a. hydraulic fluid supply means communicated with said first and second hydraulic jack means to supply hydraulic fluid thereto for operation, said supply means cooperating with said first hydraulic jack means to lower said first jaclt means at a predetermined rate during the midstroke portion of operation and slowing the rate of operation as said firstjacit means approaches the bottom of the stroke.

3. An apparatus for raising, lowering or supporting a casing member having a lift ring thereon in a well or mine which comprises:

a. an uppcriack ring including:

l. at least two load shoes adapted to engage a casing member having lift rings thereon:

2. hydraulic means for moving said lead shoes to a position engaging the casing member;

3. said lead shoes being spaced about the perimeter of the casing member in a manner to support the weight thereof;

b. a lowerjaclt ring including:

l. at least two load shoes adapted to engage a casing member having lift rings thereon;

2'. hydraulic means for moving said load shoes to a position engaging the casing member;

3. said load shoes being spaced about the perimeter of the casing member in a manner to support the"weight thereof; v

c. first hydraulic jack means for raising and lowering said upper jack ring with respect to the well or mine;

d. second hydraulic jack means for supporting said lower jack ring with-respect to the well or mine;

c. said upper and lower jack rings including fully-encircling structural members;

f. a fully encircling base support adapted to be positioned at the well or mine bore, and having means for positioning said first and second hydraulic jack means; and,

g. said base support being formed in at least two portions which are joined together to define the whole base support and which are separable from one another.

4. The invention of claim I wherein said first hydraulic jack means includes a plurality of hydraulic jacks supplied by pressure fluid at a common pressure, each of said jack means being independently extended and retracted so as to position said upper jack ring in a plane related to the plane of the lift ring.

5. The invention of claim 4, including hydraulic fluid supply means communicated with said first and second hydraulic jack means to supply hydraulic fluid thereto for operation, said supply means cooperating with said hydraulic jack means to lower said jack means at a predetermined rate during the midstroke portion of operation and slowing the rate of operation as said jack means approaches the bottom of the stroke.

6. The invention of claim 2 including hydraulic fluid supply means communicated with said hydraulic ram means of said upper jack rings. said hydraulic ram means of said upper jack ring extending said load shoes toward the casing member to contact the outer surface thereof, and also retracting said load shoes therefrom, there being a common fluid supply line to I simultaneously.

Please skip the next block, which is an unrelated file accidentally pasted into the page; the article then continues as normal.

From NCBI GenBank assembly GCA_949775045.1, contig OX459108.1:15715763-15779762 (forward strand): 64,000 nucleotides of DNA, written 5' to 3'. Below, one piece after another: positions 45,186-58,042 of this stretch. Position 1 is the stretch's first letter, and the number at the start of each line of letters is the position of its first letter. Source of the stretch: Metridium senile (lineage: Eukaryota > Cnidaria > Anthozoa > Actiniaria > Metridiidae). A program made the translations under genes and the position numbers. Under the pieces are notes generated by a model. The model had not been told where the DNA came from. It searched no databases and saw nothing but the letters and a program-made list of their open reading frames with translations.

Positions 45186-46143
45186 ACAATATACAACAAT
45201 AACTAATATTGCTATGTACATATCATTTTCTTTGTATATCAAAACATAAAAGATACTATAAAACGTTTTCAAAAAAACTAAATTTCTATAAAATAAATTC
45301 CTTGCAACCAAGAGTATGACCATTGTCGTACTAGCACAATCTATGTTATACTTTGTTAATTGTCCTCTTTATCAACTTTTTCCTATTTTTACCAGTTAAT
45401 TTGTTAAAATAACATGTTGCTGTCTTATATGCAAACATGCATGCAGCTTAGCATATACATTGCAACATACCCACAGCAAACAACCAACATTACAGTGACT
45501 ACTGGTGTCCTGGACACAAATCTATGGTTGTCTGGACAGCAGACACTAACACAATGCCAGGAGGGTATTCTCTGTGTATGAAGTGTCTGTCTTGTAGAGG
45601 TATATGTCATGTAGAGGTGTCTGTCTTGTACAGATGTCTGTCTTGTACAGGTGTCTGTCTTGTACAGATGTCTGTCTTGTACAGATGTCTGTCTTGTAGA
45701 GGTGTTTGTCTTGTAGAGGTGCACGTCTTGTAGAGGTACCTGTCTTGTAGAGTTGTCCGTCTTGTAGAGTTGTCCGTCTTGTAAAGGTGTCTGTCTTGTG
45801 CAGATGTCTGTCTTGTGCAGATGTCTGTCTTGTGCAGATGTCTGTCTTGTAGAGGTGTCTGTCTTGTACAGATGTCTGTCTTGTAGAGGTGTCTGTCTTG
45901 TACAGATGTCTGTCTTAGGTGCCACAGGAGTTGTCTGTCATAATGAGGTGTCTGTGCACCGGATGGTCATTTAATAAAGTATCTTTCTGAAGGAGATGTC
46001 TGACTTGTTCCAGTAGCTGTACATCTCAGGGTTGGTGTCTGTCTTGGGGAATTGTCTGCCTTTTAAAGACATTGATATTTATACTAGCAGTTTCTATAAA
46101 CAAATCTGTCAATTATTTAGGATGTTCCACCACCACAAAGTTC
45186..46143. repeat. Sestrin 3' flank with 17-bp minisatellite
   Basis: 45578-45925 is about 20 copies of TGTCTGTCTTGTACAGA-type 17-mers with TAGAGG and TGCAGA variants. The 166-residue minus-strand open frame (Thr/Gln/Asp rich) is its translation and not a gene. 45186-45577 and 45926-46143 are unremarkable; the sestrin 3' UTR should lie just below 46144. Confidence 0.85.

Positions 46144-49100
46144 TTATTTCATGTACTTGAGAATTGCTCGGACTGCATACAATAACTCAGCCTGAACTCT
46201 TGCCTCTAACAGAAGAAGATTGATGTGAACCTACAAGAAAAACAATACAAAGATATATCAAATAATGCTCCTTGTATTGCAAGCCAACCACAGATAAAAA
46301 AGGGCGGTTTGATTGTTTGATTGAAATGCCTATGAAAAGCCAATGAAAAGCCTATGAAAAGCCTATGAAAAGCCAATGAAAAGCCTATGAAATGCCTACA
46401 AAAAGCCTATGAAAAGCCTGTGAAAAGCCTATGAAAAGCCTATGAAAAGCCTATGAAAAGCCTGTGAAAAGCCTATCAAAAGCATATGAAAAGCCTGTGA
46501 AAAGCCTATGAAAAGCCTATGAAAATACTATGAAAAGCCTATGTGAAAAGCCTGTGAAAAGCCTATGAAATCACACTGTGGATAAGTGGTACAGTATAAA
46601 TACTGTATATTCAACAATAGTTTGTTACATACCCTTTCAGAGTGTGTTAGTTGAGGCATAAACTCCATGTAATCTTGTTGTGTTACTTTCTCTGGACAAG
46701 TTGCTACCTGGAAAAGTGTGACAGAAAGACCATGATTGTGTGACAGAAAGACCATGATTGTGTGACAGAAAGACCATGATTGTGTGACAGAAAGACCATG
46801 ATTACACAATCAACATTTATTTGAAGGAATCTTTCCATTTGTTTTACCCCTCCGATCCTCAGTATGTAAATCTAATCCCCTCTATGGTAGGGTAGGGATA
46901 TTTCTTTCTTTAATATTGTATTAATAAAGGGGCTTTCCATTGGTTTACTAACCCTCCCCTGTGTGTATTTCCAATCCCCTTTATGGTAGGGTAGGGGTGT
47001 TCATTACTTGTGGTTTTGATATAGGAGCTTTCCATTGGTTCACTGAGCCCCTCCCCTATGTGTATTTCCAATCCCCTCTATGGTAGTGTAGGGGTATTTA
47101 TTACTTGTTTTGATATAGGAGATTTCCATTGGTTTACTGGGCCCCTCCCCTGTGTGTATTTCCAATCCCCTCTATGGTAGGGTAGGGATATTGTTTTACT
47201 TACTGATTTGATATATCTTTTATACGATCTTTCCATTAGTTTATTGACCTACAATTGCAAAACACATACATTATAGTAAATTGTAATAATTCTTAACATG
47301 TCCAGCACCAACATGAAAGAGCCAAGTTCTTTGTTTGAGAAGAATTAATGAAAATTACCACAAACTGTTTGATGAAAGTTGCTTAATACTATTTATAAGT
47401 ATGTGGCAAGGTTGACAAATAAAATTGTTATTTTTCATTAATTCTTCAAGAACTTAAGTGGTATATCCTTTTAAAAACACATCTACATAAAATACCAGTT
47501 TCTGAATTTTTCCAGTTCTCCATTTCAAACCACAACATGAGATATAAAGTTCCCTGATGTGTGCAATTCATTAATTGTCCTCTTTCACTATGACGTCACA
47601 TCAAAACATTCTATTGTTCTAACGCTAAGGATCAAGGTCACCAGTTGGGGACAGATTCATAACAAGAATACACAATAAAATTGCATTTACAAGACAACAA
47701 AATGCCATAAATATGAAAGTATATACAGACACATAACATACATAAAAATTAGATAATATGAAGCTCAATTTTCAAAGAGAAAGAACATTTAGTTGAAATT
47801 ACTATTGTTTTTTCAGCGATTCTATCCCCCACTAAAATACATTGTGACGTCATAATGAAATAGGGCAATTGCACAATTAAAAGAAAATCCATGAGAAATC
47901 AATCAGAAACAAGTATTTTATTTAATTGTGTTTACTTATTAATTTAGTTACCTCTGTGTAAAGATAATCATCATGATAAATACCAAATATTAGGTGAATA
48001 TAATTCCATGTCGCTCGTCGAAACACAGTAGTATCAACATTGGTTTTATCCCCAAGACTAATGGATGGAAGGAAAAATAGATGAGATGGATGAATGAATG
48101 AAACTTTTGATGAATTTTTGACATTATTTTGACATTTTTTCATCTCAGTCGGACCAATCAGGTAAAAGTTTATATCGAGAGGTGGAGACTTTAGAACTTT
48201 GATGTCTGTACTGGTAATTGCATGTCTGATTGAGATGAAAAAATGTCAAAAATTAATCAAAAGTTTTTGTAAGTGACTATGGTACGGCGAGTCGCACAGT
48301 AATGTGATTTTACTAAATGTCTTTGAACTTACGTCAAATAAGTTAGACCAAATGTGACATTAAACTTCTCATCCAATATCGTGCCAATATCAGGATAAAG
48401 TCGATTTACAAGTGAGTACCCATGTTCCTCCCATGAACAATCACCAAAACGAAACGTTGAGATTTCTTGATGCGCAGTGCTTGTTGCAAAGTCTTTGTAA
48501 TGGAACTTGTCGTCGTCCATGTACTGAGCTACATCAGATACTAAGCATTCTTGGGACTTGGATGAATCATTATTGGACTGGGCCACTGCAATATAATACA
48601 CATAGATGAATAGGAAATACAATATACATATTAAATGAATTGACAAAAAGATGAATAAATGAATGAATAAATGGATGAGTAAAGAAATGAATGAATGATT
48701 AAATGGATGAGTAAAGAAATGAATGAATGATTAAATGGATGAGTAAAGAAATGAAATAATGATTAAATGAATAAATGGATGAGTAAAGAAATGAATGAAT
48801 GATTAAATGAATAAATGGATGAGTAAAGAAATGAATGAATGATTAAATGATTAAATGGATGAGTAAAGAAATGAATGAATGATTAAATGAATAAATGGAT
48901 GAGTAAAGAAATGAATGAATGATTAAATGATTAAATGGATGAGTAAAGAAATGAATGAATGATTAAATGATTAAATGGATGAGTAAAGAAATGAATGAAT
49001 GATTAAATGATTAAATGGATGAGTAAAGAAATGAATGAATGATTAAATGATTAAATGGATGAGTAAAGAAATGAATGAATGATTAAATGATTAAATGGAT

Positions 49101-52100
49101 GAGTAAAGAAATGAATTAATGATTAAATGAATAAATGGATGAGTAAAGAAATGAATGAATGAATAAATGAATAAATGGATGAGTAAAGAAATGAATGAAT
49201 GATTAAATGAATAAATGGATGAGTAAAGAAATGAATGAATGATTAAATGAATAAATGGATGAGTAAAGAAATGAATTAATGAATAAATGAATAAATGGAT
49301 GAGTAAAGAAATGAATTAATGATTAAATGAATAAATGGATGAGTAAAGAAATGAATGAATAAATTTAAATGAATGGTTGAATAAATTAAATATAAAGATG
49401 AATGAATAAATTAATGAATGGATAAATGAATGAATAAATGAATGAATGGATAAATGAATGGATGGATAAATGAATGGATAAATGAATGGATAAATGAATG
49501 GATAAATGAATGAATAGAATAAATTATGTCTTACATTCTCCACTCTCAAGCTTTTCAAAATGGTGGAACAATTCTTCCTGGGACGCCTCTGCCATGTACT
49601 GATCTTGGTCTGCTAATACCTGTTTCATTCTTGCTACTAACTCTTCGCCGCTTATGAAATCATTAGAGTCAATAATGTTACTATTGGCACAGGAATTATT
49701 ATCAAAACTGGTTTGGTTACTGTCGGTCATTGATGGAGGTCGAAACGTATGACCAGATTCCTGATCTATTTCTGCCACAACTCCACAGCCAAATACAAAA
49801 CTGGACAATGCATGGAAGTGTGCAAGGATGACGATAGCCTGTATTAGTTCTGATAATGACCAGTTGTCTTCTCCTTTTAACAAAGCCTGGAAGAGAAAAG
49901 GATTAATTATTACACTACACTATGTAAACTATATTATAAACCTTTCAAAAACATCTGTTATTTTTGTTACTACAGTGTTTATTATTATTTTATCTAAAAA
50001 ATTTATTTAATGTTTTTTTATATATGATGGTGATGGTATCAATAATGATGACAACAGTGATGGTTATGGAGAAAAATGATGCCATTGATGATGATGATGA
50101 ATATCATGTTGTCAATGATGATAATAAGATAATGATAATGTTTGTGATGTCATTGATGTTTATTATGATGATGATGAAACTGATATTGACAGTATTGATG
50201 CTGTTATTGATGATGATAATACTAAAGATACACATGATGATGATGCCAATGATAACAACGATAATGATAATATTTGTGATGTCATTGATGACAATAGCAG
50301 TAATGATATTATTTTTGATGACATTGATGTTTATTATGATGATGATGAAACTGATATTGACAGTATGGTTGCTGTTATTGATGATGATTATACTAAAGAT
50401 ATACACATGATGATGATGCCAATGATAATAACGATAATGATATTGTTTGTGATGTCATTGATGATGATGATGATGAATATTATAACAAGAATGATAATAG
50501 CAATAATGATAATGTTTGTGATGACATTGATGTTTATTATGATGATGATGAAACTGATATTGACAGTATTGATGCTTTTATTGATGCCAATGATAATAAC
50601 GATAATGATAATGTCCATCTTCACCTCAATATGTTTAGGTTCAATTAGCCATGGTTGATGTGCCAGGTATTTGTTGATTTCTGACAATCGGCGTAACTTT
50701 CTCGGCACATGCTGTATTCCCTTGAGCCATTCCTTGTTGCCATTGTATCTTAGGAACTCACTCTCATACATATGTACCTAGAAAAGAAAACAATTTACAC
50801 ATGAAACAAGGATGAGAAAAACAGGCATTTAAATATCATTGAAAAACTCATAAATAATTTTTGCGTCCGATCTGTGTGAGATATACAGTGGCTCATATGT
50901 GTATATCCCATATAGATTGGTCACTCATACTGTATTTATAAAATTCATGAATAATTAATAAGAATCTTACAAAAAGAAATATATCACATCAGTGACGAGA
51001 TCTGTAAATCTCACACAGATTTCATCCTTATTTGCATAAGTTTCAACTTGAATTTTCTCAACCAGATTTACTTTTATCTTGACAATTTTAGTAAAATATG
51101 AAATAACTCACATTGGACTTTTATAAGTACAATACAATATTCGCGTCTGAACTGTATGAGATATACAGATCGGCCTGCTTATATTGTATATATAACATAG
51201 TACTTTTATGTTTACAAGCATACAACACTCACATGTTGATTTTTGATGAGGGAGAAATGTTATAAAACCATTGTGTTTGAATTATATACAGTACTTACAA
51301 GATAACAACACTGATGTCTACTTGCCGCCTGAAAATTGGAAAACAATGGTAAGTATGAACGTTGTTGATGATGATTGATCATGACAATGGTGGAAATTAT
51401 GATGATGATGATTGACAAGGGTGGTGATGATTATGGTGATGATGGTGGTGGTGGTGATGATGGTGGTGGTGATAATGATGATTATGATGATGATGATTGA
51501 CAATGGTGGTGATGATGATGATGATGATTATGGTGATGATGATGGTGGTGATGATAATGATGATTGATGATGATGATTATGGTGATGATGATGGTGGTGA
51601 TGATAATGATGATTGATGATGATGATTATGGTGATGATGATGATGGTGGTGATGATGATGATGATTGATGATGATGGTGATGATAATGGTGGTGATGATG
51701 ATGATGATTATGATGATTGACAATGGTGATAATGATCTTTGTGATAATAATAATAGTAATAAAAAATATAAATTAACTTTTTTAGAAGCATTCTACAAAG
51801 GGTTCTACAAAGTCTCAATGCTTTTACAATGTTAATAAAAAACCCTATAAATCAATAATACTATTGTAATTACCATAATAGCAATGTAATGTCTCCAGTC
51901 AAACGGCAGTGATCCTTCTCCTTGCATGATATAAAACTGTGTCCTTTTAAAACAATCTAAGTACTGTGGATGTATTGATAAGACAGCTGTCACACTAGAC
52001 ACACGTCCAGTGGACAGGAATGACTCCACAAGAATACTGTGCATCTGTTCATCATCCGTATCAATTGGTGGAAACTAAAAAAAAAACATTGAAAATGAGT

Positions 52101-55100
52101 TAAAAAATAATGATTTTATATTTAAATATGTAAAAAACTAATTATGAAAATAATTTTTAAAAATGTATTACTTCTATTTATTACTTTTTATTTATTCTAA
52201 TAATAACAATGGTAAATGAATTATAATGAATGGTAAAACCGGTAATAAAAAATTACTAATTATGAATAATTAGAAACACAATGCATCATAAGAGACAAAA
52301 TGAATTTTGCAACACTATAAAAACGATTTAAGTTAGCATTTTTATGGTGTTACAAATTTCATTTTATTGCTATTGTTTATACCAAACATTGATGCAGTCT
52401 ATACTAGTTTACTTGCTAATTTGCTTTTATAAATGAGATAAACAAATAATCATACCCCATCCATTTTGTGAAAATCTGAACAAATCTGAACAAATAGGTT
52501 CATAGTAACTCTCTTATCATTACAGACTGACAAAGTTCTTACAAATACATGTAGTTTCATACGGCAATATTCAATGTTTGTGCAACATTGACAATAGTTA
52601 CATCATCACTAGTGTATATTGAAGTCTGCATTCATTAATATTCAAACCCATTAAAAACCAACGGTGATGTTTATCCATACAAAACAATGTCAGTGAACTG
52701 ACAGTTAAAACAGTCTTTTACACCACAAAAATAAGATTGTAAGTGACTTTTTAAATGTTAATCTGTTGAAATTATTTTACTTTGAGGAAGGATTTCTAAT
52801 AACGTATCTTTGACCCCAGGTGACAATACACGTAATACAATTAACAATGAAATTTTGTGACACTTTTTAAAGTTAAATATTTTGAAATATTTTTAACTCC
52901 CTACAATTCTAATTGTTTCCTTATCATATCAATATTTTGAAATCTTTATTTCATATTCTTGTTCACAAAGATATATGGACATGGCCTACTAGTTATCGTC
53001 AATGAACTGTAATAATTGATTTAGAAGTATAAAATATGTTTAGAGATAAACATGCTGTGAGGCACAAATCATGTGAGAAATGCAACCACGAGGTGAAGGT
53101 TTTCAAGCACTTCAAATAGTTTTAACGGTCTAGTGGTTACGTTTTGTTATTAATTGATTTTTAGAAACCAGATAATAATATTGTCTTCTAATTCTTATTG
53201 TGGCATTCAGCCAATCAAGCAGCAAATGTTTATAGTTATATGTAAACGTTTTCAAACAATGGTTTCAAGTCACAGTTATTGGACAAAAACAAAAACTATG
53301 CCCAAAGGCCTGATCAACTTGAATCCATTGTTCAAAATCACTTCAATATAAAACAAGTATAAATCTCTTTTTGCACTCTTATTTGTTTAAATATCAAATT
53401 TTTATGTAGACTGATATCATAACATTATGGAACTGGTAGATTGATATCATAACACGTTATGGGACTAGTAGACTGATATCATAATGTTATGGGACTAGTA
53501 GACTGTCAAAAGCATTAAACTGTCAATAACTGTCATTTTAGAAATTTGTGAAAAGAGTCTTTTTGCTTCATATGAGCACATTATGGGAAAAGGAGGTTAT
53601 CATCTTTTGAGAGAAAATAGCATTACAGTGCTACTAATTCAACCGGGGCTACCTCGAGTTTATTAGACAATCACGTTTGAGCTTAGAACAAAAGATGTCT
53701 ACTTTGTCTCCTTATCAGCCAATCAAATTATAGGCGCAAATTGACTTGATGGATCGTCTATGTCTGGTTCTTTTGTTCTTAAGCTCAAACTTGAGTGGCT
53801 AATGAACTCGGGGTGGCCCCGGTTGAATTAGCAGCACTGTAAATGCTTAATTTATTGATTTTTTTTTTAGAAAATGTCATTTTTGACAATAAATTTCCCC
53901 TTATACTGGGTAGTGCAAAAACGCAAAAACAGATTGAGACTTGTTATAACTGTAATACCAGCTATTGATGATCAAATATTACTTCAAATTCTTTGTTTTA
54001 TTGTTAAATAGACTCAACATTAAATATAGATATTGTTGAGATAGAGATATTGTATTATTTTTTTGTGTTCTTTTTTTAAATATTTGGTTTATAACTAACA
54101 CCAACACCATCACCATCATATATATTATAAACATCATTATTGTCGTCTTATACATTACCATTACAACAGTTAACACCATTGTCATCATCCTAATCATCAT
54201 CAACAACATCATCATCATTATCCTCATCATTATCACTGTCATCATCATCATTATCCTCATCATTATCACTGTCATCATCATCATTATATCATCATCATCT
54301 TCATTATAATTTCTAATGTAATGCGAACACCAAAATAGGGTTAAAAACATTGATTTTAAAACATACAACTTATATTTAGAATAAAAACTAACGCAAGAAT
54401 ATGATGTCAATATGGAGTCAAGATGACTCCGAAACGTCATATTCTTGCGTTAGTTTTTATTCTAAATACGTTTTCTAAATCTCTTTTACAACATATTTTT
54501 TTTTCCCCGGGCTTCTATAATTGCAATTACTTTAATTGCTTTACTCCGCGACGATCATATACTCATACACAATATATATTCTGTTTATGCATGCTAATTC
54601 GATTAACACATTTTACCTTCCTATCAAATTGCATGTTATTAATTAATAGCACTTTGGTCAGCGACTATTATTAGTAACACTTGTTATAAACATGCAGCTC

said hydraulic rams for actuating said hydraullc ram means (all 7. The invention of claim 3 wherein said upper jack ring is formed in at'least two portions which are joined together to define the whole of said jack ring.

8. The invention of claim 3 wherein said lower jack ring is formed in at least two portions which are joined together to define the whole of said jack ring.

9. The invention of claim 3 wherein the portions of said base supportinclude key way slots, which cooperatively receive a key member therein for joining the portions together.

10. invention of claim 2, including:

a. means for sensing operation of said hydraulic jack m'eans nearing the bottom of the stroke thereof; and,

b. valve means operated by said sensing means for decreasing hydraulic fluid flow from said hydraulic jack means on sensing approach of said hydraulic jack means toward the bottom of the stroke.

11. The inventionof claim 1, including:

a. first sensor means for sensing extension of said hydraulic rams of said upper jack ring;

b. second sensor means for sensing retraction of said hydraulic rams of said upper jack ring; c. double solenoid, spool valve means supplying pressure fluid to said hydraulic rams to extend and retract same;

d. said valve means being actuated by signals conditioned on the operative states of said first and second sensor means to interlock said hydraulic rams on operation to obtain simultaneous extension and retraction.

l2. The invention of claim 3 wherein said upperjnck ring is formed in at least two portions which are joined to one another and which are separable from one another.

iii. The invention olelnim 3 wherein said lower jack ring is formed in at least two portions which are joined to one another and which are se arable from one another.

M. The invention of e aim I wherein the areas of load-sup porting contact between the first and second jack means and the related jack rings comprise complementary spherical surfaces.

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Referenced by
Citing PatentFiling datePublication dateApplicantTitle
US3889927 *May 8, 1974Jun 17, 1975Drill Systems IncApparatus for pulling drill pipe
US4358087 *Nov 6, 1980Nov 9, 1982Simes, Inc.Limit switch tripping mechanism for lifting jacks
US4405115 *Feb 20, 1981Sep 20, 1983Varco International, Inc.Gripping jack system
US4753553 *Jun 24, 1986Jun 28, 1988Ingenirforretningen Atlas A/SBearing structure and a floating vessel comprising such structure
US6502524 *Oct 10, 2000Jan 7, 2003Prosafe Production Pte Ltd.Turret support system and bearing unit
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Classifications
U.S. Classification254/106
International ClassificationE21B19/00
Cooperative ClassificationE21B19/00
European ClassificationE21B19/00